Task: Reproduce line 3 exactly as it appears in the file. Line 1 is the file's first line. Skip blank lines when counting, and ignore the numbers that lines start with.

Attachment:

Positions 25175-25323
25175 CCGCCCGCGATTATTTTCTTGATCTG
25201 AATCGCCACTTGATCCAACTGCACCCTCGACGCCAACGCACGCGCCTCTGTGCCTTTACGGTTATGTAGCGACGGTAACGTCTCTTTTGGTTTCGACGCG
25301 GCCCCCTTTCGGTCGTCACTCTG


25201 AATCGCCACTTGATCCAACTGCACCCTCGACGCCAACGCACGCGCCTCTGTGCCTTTACGGTTATGTAGCGACGGTAACGTCTCTTTTGGTTTCGACGCG